Machiavelli (Michael Scoggins), considered the father of modern political science, was a courier/spy in the House of Borgia and was a secretary to Cesare Borgia (Len Donato), who tried to establish a hereditary monarchy in Central Italy during the papal reign of his father, Rodrigo.
Cesare’s sister, Lucrezia Borgia (Taylor Donlan), who was known both for her beauty and wickedness, is also Machiavelli’s lover in Stevens’ work.
The play, based on the journals of Machiavelli, chronicles the murder, intrigue and mayhem of the Borgia regime, including Lucrezia’s marriages, two of which ended in annulment and murder. Throughout, Machiavelli serves as the Borgias’ loyal adviser, even as he spies for the Florentine Council of Ten and logs their story for posterity.
This is rich and challenging material, as Machiavelli dutifully records the duplicity and wickedness of the powerful while he himself is caught up in the web of political intrigue and deceit.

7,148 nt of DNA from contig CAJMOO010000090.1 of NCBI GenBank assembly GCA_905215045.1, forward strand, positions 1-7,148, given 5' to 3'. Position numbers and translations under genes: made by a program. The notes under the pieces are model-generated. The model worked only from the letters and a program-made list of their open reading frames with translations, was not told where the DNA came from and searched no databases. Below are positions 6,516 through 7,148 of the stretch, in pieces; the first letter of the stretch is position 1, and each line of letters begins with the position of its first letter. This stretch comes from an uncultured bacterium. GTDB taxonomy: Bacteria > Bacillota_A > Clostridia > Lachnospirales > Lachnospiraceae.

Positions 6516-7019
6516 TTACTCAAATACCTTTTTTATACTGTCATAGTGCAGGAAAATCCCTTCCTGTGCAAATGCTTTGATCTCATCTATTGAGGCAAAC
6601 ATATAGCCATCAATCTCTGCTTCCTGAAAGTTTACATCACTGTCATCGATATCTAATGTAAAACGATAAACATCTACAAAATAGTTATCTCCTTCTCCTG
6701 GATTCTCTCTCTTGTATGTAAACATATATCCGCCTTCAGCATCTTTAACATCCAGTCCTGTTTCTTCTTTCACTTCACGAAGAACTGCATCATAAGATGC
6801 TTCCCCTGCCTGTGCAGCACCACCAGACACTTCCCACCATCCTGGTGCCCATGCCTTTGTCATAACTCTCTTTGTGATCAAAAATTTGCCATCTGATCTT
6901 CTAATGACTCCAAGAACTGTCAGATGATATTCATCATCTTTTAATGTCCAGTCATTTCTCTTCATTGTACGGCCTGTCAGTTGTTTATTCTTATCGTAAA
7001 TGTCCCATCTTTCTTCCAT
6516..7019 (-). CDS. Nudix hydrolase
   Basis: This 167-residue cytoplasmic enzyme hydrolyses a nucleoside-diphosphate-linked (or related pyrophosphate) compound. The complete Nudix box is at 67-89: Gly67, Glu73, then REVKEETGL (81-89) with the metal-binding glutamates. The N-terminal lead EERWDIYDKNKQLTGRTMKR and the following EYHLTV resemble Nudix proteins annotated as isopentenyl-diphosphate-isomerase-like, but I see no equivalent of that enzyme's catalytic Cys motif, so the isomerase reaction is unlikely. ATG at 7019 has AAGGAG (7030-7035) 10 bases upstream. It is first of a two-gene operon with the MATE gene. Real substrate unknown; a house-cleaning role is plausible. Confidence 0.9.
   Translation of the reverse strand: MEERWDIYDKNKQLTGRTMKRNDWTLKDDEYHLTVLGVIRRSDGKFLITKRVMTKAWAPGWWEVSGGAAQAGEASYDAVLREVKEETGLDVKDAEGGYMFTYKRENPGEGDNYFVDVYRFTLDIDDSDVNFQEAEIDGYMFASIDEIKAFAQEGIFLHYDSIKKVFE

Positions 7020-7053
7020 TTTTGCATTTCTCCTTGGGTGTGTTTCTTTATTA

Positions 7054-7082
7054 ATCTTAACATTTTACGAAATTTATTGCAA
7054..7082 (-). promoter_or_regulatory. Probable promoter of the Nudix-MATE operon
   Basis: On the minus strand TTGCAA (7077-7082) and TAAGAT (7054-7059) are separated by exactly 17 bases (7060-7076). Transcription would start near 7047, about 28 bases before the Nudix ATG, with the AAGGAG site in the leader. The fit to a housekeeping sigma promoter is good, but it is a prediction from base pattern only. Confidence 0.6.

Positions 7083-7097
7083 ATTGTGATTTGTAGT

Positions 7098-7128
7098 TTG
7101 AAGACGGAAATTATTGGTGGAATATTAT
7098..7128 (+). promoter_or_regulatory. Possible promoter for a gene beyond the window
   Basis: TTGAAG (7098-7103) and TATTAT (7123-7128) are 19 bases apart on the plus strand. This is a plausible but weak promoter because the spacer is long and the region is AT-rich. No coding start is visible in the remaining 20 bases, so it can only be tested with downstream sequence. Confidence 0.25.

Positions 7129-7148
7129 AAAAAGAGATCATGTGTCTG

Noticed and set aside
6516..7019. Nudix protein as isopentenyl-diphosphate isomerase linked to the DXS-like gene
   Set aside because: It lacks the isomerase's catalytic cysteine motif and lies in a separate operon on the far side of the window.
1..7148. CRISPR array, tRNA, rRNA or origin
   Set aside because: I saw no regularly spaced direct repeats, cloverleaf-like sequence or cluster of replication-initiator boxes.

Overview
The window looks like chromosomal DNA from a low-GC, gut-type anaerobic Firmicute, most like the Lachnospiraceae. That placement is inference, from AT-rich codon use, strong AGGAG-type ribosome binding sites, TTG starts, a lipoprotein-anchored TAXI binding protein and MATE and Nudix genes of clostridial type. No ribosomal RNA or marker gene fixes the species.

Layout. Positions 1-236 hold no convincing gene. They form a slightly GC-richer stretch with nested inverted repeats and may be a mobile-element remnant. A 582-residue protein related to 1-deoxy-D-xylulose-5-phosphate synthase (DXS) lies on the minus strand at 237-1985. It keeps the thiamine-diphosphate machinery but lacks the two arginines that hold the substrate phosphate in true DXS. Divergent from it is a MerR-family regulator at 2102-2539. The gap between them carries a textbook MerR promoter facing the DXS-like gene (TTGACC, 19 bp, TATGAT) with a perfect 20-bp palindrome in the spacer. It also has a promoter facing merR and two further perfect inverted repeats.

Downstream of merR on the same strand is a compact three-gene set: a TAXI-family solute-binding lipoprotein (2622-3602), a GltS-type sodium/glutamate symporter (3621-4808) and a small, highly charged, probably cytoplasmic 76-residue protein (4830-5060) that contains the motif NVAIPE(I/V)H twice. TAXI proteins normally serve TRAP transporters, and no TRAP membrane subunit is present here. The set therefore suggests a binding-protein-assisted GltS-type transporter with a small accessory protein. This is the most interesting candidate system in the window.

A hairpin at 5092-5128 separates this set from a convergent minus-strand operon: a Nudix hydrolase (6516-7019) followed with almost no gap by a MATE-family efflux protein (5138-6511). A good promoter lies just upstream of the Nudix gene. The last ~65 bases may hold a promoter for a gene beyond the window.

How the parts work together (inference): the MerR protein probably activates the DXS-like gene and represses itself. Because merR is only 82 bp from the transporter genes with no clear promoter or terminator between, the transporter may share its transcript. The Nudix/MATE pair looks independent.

The play might be more suitable for a television production, which could sustain the breakneck pace of the many scenes. However, as theater, this commendable effort falls short in several ways.
First, it never touches the emotional center of the characters, who often seem flat andwooden. In addition, the play never fixes on a clear point of view. Machiavelli narrates the action but never fully reveals either his emotions or the acute perceptions that informed his writings in “The Prince.”
Playwright/director Stevens, who has lengthy credits in film and TV and on Broadway, seems to hold back somewhat, recounting the story but not fully committing to a specific emotional and intellectual perspective on his characters and stories. Perhaps the script can be reshaped into a more forceful and fully realized piece.
The acting is generally good, though all the actors seem hampered by the sparse, clipped script, which gives them little opportunity to develop full dramatic moments. Donlan is wicked and beguiling as Lucrezia, Scoggins is convincing as Machiavelli and Donato is strong, though somewhat one-note, as Cesare.
Costumes by Leiza Schmidt are magnificent, as the characters’ multiple entrances become a virtual fashion show.